Here’s a collection of the best independent content to help you grow your own crunchy cucumbers. These videos, articles and Instagram posts feature everything from sowing these popular salad seeds through to pricking out and pollination. There’s even a tasty recipe suggestion in case of a glut! If you want to successfully grow cucumbers in your garden or allotment, you’ve come to the right place…
Jack Bennet – Jack’s Garden
The most important thing for Jack of Jack’s Garden is getting the right cucumber for the job. Ridged types are good for outdoor growing while smooth-skinned varieties do better in the greenhouse, he says. And that’s before you consider which are best for slicing, pickling and eating whole! To help you choose the best variety and raise a successful crop, read Jack’s full article: How to grow cucumbers.
Monika – @monikabrzoza
Cucumbers are one of the crops that taste completely different when you grow your own. And you can choose varieties that can’t be bought in a supermarket. Check out @monikabrzoza’s amazing cucumber harvest where she shows off her sweet cucamelons, large round ‘Crystal Apple’ cucumbers and spiky, snack-sized cukes. Imagine the refreshing salads you could make from ribbons of these extra long fruits. Take a leaf from Monika’s book when it comes to cucumbers – more is more!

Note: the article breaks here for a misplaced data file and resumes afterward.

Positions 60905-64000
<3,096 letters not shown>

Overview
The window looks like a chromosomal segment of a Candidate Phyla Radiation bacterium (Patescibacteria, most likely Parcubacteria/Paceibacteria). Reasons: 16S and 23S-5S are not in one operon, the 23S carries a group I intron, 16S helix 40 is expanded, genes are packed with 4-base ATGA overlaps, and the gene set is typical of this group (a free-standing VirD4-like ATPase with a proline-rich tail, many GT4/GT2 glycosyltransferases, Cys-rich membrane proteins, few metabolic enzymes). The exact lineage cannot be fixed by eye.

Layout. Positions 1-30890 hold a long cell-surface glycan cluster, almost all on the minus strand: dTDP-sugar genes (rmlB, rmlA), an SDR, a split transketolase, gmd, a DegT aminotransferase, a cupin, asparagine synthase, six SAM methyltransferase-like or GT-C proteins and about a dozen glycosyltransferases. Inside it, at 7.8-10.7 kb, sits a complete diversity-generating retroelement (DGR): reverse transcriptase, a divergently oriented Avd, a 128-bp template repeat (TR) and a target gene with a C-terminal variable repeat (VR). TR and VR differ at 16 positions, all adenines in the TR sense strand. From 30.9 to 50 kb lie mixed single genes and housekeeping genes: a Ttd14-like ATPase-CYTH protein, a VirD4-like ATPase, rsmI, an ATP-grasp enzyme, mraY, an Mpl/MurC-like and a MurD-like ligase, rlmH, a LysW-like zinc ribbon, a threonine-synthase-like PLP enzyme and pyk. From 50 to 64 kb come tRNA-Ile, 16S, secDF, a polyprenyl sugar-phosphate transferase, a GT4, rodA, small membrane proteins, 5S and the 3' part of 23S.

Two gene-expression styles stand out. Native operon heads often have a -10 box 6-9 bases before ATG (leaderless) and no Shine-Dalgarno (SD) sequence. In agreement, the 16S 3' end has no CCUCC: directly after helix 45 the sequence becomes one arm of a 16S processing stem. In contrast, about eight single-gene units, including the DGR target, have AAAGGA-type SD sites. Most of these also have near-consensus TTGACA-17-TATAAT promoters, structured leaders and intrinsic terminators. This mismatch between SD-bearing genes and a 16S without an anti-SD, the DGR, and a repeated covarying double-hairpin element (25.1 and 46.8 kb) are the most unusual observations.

Claire Burgess – Claire’s Allotment
“You’re not pulling the seedling out, you’re guiding it out,” explains Claire in her excellent video over at Claire’s Allotment. Her top tip for pricking out cucumber seedlings? Lever your seedling from underneath using a pencil or a spike, going into the soil a good distance away from the stem so you don’t damage the roots. See how Claire chooses which seedlings to prick out, and which should be left for another day in this step-by-step guide.
Emily & Chris – It’s Sow Simple
Did you know that you can take cuttings from your cucumber plants? This great hack, from Emily & Chris over at It’s Sow Simple, allows you to grow successive batches of cucumbers through the entire summer. It also reduces the need for lots of fiddly seed sowing. Find out how to root your cuttings with this concise guide.
Tina Lawlor Mottram – Garden Patch
Looking for a novel way to support your cucumbers? Use the pruned branches from other garden plants, says Tina at Garden Patch. Guests will love trying to work out exactly what you’re growing. Find other fun ideas for supporting your vines and get help choosing the right trellis in this comprehensive guide for outdoor, indoor and container grown plants.
Thompson & Morgan blog
Make sure your indoor grown cucumbers don’t pollinate, says Sue Sanderson, writing for Thompson & Morgan’s blog. Fruit from pollinated female flowers will have a bitter tasting flesh, she explains, so pinch any male flowers you find off the plant as soon as you see them. Read the full article to find out how to grow indoor and outdoor cucumbers.
Abdur – Garden Ideas & DIY
If you notice that the stems of your vines look a little flat, don’t worry, says Abdur over at his YouTube channel Garden Ideas & DIY. This is just a sign of a harmless genetic disorder called ‘fasciation’. Your flat stem will likely just branch out into multiple healthy stems, he says, but if it doesn’t, you’ll just get unusual and fun shaped fruit. See Abdur’s impressive indoor grown cucumber plants for yourself – this experienced grower is definitely one to watch!
Daniel – Patient Gardener